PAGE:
To better understand the function of neural circuits on a large scale, Alison L. Barth and colleagues from Carnegie Mellon University are combining Imaris image analysis software with genetically encoded reagents they developed to label postsynaptic sites across a neuron.
“We want to understand how the organization of inputs on a neuron changes during learning or with disease,” said Barth. “The ability to perform a quantitative analysis of how synapses are distributed across large numbers of neurons could provide important insights into how neurons reorganize their networks during important processes.”
Following changes in a network of neurons involves studying their connections in a highly reproducible manner. “This requires very specific criterion for identifying contacts,” explained Barth. “This can be done with Imaris software because it allows specific parameters to be set to consistently detect synapses across different cells in different animals.”
The researchers also needed to trace and render a neuron in three dimensions and then assign specific synaptic puncta to it. “This is not a trivial process, especially when working in three dimensions,” said Barth. “It requires powerful software, such as Imaris, that not only detects specific features but that can also automate that detection.”
Dika Kuljis, the lead researcher in the study, used their new reagents and Imaris analysis workflow by examining the distribution of inhibitory synapses across neurons. There is a wide variety of molecularly defined types of inhibitory GABAergic neurons in the brain. However, the researchers didn’t want to just identify an inhibitory synapse, they also wanted to see where the presynaptic input to that synapse was coming from.
Fluorescent puncta detection method using Imaris. A, Image files imported into Imaris. Scale bar = 40 microns. B, Raw synaptic fluorescent signal. C, Gain-adjusted view of synaptic fluorescent signal to visualize dim YFP signal. D, White mask of synaptic fluorescence differentiates signal from background. E, Puncta creation parameters: 0.5 micron estimated diameter, larger than three voxel size (grey pixels). F, 3D renderings of all fluorescent puncta (yellow). G, Puncta within 0.5 micron from cell surface (edge-to-edge; blue). H, Isolated cell-associated puncta (blue). I, J, Cytoplamic puncta (≤0.5 micron from cell surface; yellow). Scale bar = 5 microns. K, L, Isolated cell-surface puncta. M, Raw synaptic fluorescence used for Imaris spot detection. N, Local fluorescence intensity maxima identified using automatic detection parameters (yellow spots). O, 3D rendering of puncta centers (from L) as spots. P, Q, Alignment of puncta 3D renderings and spots. Scale bar = 1 micron. R, Alignment of spots and signal enhanced fluorescence. S, T, Alignment of spots and raw fluorescence. Scale bar = 5 microns. U, Workflow summary. Courtesy of Alison L. Barth, Carnegie Mellon University.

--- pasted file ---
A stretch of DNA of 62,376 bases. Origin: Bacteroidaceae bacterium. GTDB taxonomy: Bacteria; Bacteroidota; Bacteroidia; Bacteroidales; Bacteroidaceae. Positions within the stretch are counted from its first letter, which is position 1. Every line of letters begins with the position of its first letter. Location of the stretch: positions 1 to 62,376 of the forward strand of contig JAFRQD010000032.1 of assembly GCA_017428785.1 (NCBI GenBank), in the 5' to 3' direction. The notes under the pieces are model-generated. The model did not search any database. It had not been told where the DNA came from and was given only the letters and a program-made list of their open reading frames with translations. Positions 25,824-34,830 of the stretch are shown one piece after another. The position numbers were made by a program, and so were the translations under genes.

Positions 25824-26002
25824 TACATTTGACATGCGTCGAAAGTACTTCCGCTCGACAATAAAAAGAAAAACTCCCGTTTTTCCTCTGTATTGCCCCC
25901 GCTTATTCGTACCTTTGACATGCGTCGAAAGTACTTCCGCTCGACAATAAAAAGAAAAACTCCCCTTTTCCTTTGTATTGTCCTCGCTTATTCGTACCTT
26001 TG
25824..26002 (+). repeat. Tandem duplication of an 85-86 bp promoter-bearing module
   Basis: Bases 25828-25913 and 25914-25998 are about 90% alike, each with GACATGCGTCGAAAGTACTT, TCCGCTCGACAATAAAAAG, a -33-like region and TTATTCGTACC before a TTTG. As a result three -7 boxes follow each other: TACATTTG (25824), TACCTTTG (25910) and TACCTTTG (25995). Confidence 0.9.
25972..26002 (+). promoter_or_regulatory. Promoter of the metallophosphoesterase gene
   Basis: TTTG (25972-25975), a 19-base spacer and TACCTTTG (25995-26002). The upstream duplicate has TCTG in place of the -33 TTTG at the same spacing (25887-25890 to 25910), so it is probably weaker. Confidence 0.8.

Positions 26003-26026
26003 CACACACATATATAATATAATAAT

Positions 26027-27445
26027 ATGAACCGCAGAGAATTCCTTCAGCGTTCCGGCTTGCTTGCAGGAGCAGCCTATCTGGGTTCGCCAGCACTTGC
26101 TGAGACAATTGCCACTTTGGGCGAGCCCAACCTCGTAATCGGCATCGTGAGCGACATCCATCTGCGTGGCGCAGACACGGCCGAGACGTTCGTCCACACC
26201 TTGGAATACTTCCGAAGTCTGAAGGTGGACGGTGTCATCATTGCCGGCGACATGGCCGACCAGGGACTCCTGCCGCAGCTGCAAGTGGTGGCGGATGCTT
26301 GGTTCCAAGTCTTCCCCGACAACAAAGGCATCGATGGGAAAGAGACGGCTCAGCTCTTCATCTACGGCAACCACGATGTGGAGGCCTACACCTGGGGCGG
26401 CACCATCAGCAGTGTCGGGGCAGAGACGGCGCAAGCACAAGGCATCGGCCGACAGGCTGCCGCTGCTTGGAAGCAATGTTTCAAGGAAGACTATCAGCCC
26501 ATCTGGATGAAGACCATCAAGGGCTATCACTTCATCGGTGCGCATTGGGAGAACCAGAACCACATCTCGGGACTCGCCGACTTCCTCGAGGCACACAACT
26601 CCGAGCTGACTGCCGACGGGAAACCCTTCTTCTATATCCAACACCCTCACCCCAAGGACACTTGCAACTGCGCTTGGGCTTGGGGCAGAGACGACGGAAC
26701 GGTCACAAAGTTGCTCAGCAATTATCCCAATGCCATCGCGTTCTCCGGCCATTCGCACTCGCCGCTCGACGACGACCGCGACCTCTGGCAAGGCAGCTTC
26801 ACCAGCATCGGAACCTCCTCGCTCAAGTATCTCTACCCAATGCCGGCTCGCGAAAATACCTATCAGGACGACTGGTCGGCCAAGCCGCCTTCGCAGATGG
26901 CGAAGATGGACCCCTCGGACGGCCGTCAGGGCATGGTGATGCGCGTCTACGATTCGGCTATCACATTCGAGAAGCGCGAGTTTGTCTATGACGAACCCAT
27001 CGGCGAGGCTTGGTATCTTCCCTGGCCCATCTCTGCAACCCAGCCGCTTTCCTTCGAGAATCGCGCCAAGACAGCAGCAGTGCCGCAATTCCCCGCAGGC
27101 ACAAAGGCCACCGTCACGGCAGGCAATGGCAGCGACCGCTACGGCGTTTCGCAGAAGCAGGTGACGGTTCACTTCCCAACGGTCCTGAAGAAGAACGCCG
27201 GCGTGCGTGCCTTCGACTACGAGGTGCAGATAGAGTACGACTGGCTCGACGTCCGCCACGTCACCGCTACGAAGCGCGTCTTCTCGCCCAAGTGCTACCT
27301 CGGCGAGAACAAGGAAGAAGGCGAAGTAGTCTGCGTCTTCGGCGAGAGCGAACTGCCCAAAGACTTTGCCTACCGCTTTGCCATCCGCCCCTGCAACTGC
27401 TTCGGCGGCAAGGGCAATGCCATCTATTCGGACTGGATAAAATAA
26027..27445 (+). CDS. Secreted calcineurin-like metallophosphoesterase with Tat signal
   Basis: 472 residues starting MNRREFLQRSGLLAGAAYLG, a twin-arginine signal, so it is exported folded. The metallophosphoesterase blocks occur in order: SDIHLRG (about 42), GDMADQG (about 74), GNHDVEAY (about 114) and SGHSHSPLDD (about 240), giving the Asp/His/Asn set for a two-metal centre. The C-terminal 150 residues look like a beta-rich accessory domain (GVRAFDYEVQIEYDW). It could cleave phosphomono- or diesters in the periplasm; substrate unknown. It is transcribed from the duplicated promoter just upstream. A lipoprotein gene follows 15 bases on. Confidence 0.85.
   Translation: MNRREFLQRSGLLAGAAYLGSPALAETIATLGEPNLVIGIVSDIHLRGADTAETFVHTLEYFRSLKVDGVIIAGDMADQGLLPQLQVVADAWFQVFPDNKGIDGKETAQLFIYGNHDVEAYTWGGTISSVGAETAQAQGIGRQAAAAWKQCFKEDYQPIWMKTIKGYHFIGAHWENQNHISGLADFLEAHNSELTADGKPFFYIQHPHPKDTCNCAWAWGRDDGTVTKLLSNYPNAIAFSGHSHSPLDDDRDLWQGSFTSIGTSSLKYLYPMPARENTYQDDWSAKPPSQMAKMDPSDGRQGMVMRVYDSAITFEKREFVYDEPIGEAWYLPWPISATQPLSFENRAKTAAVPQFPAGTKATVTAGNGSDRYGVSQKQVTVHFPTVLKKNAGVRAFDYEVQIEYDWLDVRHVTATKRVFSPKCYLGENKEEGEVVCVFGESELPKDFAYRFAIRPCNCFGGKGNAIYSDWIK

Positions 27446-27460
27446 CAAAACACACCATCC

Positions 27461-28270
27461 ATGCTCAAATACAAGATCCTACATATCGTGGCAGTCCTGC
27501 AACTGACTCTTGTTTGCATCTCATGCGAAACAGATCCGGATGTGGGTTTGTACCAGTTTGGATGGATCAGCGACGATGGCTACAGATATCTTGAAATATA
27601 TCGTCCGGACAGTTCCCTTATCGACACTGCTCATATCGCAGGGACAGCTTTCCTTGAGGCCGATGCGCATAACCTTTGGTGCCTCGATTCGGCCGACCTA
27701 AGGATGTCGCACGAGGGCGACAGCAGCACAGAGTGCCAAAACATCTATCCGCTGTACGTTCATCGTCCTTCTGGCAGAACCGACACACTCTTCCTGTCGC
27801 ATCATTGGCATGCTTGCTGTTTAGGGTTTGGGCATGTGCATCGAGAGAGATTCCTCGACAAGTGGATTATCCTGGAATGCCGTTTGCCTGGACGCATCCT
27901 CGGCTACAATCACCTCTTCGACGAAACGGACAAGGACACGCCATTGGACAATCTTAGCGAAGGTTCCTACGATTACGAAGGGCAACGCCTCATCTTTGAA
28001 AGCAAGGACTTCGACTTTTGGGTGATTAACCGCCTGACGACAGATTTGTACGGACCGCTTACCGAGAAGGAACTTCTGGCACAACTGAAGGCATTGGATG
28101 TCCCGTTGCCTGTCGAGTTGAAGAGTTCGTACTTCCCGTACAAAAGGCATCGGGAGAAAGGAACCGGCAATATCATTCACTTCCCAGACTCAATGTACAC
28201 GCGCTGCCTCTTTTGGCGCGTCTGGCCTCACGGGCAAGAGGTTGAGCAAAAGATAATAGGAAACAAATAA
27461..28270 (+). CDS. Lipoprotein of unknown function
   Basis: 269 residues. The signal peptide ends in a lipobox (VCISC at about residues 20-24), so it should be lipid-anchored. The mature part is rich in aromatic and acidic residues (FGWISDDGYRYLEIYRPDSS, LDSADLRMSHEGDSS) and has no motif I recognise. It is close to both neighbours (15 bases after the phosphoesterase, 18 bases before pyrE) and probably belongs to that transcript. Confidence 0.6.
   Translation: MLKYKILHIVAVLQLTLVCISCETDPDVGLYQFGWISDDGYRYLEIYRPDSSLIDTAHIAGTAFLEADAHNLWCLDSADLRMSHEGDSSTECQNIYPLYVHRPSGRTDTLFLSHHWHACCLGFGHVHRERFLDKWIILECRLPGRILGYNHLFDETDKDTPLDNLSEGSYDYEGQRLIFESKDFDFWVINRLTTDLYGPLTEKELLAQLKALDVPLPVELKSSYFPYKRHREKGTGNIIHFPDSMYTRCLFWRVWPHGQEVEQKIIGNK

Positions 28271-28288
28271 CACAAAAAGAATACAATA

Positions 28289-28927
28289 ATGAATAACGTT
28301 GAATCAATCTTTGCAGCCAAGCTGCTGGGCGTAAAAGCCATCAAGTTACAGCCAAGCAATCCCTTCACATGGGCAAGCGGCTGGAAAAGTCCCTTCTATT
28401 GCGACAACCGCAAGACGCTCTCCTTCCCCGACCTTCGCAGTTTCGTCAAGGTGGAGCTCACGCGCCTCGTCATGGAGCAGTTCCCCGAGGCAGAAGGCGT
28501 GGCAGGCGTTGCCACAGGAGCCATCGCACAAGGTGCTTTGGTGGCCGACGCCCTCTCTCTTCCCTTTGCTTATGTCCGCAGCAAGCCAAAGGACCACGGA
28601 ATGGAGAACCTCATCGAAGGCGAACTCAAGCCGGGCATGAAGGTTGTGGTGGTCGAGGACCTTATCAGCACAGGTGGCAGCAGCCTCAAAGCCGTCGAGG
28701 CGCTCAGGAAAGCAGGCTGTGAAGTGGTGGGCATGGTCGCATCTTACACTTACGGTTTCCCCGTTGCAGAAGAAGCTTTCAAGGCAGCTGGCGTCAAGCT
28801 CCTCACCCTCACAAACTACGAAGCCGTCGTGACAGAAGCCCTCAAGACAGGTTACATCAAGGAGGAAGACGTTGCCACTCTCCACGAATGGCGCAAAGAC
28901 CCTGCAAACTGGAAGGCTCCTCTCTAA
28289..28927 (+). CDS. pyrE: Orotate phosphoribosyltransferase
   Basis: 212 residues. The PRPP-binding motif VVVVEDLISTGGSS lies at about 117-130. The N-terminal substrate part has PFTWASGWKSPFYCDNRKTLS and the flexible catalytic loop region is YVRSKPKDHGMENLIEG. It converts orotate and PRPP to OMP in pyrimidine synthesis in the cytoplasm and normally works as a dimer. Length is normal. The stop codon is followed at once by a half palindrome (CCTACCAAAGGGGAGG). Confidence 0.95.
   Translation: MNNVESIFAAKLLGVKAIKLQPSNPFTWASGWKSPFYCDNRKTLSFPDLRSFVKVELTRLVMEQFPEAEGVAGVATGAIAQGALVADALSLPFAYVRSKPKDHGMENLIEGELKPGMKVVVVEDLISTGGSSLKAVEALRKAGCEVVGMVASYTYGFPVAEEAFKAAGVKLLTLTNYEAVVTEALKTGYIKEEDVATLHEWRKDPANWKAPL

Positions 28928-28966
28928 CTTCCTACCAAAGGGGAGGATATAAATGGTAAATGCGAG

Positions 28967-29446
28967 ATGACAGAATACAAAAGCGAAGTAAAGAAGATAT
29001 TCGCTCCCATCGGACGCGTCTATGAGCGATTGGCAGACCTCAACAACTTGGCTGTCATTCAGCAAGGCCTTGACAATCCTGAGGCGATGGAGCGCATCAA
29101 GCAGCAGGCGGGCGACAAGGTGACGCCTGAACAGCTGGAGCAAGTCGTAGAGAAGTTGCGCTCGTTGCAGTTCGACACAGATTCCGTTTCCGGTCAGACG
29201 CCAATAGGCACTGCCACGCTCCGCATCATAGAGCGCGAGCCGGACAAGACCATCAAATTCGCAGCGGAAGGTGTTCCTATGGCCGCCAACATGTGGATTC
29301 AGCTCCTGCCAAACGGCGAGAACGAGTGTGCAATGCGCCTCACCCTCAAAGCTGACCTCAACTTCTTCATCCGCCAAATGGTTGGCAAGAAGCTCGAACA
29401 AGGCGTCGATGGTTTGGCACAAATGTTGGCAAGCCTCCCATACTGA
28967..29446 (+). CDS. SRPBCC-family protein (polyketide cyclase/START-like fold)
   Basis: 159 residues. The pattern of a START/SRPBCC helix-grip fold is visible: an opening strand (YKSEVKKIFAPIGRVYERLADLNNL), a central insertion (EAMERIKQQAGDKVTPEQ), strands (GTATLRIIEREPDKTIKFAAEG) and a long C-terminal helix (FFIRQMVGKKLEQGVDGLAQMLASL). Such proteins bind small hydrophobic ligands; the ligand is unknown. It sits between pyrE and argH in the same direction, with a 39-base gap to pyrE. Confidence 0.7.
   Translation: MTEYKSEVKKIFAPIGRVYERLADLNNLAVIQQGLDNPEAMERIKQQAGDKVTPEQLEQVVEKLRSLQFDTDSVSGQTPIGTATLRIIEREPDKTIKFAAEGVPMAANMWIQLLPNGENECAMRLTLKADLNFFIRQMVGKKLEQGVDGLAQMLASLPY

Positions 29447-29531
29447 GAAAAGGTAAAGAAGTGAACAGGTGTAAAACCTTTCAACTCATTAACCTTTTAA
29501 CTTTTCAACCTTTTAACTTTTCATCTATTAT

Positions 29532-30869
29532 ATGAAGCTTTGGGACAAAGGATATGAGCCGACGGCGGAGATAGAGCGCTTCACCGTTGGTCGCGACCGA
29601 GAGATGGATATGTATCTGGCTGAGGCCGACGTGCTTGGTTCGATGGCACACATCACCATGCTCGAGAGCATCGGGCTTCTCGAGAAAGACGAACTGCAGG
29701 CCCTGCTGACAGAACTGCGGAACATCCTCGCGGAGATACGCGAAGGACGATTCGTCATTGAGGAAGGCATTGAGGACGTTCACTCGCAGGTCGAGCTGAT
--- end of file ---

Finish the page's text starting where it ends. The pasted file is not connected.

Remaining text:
The researchers performed high-throughput synapse quantitation by using Imaris to render neuralsurfaces then assign puncta to an individual neuron for quantitative analysis. Importantly, they were able to set a specific distance to exclude anything that was too far away from the neuronal process. They used the Imaris Filament Tracer module to create a 3D cell-surface rendering that combined both surface and filament objects. Puncta objects were converted into “spots” using surface object centroids in Imaris.
With this approach, the researchers were able to examine hundreds of cells and see an incredible diversity in how inhibition was distributed across different cells. The analysis revealed parvalbumin inputs as the predominant source of inhibition at both the soma and the dendrites. These were particularly concentrated at the primary apical dendrite, a distribution that hadn’t been observed before, according to Barth. The researchers also used Imaris to create very compelling movies of the cells they studied.
Expanding the analysis
Since performing this work, the researchers have used some of the quantitative information generated by Imaris to participate in a neuro-based hackathon at Carnegie Mellon University. Because Imaris provides information about the size, shape and intensity of the synapses it detects, the researchers wanted to find out if this information might allow them to define synaptic input based upon the fluorescent properties of postsynaptic puncta.
“Because every cell has so many puncta, we could never do this type of analysis by hand,” explained Barth. “During the hackathon, computer scientists crunched the data to see what was distinctive about the morphological appearance of some inputs compared to others.”
For the hackathon, the researchers counted over 150,000 synapses, more than any other study that has been performed in brain tissue. The data analysis revealed that different types of inputs could be distinguished based on their appearance.
The movie shows a layer 5 pyramidal neuron from the juvenile mouse somatosensory cortex, filled with dTomato with FAPpost labeled synapses. Thalamic axons from the posterior-medial nucleus of the thalamus are labeled with CFP. Thalamocortical synapses were digitally identified and rendered to display the distribution of inputs across the dendritic arbor of the pyramidal neuron. Image collected by Dr. Ajit Ray, postdoctoral fellow at Carnegie Mellon University.